*** boys clothing: depictions in theatrical productions -- Australian radio trends

Theatrical Productions: Australian Radio Trends

Australian radio
Figure 1.--The Australian Government was uncertain how to structure the radio industry, but the Labour Government decided to nationalize it during the Depression. Radios were still expensive and many families did not yet have them. Some were exoensive pieces of frniture that dominated living roons, although there were less aldo less expensive shelf modelsavailable.

Radio was very important in the development of the Australian nation. No other country had an entire continent to settle with such a small population. Radio broadcasting and later television helped to deal with the communication challenges of the country's vast and sparsely populated land mass. Not only is Australia huge, but the small population is concentrated in the southeastern coastal quadrant. Unlike movies, radio broadcasting developed along a largely country to country basis. While the technology was developed in Europe and America, the broadcasting programs and performers were largely unknown outside of their own countries. Here a major factor was language. William Bragg, Professor of Mathematics and Physics at the University of Adelaide is credited with the first experimental broadcast in Australia (1897), only 2 years after Guglielmo Marconi patented his ground-breaking wireless system. As in Britain, radio became known as wireless for some time. Marconi’s Wireless Telegraph Company built Australia’s first wireless telegraphy station at Queenscliff, Victoria (1905). The Governor-General and the Prime-Minister transmitted Australia’s first official two-way transmission. It was sent between Melbourne and Devonport in Tasmania. At the time radio was still Morse code, not voice transmissions. Parliament at thus early stage began to regulate radio. The Wireless Telegraphy Act established the federal government as the sole regulator of the exciting new technology. This was followed after nearly two decades with another act when after World War I and major technological advances, radio broadcasting began. The two acts gave the Federal Government authority to regulate the industry. George Fisk of the Amalgamated Wireless Australasia Limited Company made the first Australian broadcast. It was the National anthem transmitted within Sydney (1919). At the time only a handful of Australians had radio equipment to hear it and it could only be heard in Sydney. Radio broadcasting was relatively slow to develop in Australia, compared to America where turned over to the free market, it virtually exploded. Australia first radio station was 2CM which broadcast from the Wentworth Hotel in Sydney (1921). There were still only a handful of listeners and the early stations had relatively weak transmitters. After considerable study, the Government issued a set of radio broadcasting regulations (1923), modified in (1924). The Government developed a two-tiered licensing system. ‘A licenses’ were financed by listener fees as in Britain. ‘B licensees’ were issued to stations financed through advertising. In the next few years, Australian listeners although relatively small in number and limited to the well-to-do population who could afford a radio were widely dissatisfied with the the variety and quality of the broadcasts. We are not sure how that was expressed. The Government ordered a royal commission to assess radio broadcasting. The National Broadcasting Service appeared (NBS) which separated the studios from the and content. The stations were generally low-powered and there were few actual listeners. A Labour Government decided in the depths of the Depression decided to nationalize the industry, creating the Australian Broadcasting Service--ABS (1932). The ABC was initially self-supporting with its funds obtained from radio license fees paid by listeners. This would prove to be inadequate and the Government after World War II established a consolidated revenue system. Licensing fees continued until (1974).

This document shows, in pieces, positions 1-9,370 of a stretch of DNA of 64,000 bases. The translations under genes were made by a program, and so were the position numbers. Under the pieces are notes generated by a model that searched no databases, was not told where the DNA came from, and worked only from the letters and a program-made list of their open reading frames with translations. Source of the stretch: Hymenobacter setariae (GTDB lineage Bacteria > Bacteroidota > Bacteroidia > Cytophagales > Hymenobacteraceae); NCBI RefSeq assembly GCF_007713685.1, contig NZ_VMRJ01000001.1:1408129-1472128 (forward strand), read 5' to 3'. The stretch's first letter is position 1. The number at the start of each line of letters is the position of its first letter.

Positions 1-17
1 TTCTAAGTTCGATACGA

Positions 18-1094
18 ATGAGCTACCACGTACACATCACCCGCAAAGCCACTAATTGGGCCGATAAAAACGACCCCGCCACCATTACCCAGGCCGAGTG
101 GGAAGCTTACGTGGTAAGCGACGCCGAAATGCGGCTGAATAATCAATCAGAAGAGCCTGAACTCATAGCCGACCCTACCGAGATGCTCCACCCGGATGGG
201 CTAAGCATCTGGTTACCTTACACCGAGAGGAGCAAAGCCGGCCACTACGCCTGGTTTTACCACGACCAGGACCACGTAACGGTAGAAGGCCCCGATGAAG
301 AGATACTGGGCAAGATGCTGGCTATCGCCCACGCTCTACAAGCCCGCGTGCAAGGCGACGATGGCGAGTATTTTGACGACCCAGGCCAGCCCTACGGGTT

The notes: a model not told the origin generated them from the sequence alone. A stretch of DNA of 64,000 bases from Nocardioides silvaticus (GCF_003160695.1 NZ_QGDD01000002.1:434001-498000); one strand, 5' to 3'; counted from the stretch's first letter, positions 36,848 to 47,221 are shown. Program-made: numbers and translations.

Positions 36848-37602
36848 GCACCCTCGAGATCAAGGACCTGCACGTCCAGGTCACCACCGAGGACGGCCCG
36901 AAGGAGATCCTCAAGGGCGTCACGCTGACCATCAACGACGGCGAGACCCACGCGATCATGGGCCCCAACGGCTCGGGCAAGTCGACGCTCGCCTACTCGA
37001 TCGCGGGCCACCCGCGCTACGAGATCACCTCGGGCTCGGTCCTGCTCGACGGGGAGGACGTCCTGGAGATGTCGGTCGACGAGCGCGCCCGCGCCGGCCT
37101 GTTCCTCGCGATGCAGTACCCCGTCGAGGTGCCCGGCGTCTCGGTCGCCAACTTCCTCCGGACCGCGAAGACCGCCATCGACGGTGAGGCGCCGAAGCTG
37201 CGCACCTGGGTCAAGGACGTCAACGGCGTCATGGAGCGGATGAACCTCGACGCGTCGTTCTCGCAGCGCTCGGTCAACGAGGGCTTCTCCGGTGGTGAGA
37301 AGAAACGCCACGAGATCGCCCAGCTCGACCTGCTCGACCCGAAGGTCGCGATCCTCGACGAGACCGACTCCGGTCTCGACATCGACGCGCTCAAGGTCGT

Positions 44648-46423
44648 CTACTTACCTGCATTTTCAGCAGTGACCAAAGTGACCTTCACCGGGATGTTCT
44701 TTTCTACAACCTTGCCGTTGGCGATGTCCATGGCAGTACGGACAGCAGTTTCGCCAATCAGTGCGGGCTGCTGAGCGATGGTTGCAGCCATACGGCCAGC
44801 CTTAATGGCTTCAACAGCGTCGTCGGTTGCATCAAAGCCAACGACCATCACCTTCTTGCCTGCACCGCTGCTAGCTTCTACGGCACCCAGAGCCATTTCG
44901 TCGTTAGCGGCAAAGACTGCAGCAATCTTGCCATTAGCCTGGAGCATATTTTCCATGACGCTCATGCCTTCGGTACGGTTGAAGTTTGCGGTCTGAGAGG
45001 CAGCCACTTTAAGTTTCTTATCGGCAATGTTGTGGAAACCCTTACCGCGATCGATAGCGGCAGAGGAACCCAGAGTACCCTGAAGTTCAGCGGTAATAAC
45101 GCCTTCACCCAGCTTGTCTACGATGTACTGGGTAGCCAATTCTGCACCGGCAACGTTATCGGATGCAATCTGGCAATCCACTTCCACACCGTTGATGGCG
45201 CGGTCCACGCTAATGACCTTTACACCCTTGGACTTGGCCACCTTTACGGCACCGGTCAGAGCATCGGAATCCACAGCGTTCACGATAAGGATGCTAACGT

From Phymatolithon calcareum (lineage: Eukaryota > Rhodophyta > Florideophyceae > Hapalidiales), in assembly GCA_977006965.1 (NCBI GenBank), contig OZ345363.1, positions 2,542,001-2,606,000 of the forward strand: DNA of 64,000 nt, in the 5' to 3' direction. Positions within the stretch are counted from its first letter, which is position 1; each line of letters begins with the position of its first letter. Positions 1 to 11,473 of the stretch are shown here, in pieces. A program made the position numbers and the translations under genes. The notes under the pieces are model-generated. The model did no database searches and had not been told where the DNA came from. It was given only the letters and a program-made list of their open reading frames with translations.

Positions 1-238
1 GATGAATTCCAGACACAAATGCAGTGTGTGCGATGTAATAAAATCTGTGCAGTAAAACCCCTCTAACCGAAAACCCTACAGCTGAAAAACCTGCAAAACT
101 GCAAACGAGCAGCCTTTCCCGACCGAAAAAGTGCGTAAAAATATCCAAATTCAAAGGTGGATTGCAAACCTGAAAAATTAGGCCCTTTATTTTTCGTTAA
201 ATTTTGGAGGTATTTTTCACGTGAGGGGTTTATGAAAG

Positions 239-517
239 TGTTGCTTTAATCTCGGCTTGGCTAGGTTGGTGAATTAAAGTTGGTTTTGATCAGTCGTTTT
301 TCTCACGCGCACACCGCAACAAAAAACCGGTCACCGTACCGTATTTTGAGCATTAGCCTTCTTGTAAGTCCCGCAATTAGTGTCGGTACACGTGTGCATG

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Created: June 18, 2002
Last updated: 5:00 AM 2/10/2013